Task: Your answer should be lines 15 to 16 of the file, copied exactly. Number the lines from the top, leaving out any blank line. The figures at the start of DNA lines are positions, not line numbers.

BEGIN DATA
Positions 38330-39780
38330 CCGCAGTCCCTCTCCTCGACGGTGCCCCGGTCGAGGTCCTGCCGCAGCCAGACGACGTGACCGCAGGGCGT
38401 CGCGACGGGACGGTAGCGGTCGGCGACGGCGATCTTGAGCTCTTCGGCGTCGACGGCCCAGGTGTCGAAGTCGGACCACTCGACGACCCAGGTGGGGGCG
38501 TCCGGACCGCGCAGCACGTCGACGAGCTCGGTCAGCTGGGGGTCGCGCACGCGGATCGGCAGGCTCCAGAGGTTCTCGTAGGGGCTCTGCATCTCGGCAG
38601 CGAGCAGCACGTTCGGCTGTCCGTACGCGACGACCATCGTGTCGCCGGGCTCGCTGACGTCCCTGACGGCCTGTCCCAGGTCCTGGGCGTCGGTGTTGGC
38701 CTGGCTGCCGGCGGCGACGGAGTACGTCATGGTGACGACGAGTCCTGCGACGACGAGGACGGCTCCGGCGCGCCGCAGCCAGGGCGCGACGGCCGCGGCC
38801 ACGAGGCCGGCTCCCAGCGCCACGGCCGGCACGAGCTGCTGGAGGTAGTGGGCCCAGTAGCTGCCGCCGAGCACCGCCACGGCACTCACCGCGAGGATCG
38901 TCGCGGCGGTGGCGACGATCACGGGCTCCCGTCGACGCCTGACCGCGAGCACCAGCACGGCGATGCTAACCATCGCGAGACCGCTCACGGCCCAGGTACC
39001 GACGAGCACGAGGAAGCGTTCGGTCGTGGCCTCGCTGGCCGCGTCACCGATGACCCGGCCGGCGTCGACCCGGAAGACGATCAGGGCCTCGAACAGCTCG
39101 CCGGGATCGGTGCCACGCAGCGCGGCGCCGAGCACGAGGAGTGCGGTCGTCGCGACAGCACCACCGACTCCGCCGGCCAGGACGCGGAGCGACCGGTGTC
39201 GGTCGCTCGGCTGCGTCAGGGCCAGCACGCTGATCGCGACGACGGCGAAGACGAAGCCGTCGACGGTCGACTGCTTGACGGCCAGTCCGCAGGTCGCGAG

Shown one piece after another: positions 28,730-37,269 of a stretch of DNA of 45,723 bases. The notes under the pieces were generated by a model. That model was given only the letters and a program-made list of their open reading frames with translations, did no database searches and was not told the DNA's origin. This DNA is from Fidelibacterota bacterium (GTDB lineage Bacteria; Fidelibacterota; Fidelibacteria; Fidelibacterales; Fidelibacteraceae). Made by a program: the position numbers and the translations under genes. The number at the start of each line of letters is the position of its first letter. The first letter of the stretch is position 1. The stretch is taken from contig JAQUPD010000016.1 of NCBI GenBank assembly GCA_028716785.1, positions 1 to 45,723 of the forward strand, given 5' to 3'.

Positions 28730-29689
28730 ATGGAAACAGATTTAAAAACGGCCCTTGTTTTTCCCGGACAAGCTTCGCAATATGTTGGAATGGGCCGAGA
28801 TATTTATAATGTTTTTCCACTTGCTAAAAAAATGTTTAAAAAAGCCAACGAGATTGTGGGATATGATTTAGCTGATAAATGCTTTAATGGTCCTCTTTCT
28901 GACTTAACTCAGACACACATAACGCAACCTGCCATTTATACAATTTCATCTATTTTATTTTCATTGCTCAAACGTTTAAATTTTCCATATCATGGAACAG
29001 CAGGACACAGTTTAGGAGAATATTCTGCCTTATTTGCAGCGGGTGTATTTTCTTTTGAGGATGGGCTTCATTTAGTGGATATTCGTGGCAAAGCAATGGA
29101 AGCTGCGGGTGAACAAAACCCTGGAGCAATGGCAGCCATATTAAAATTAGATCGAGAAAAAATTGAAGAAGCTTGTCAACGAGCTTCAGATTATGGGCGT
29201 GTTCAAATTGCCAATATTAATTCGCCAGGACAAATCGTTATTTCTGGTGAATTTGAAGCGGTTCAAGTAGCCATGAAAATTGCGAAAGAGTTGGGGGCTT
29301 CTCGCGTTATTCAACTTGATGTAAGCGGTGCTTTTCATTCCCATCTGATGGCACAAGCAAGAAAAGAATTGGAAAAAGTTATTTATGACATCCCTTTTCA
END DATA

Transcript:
28801 TATTTATAATGTTTTTCCACTTGCTAAAAAAATGTTTAAAAAAGCCAACGAGATTGTGGGATATGATTTAGCTGATAAATGCTTTAATGGTCCTCTTTCT
28901 GACTTAACTCAGACACACATAACGCAACCTGCCATTTATACAATTTCATCTATTTTATTTTCATTGCTCAAACGTTTAAATTTTCCATATCATGGAACAG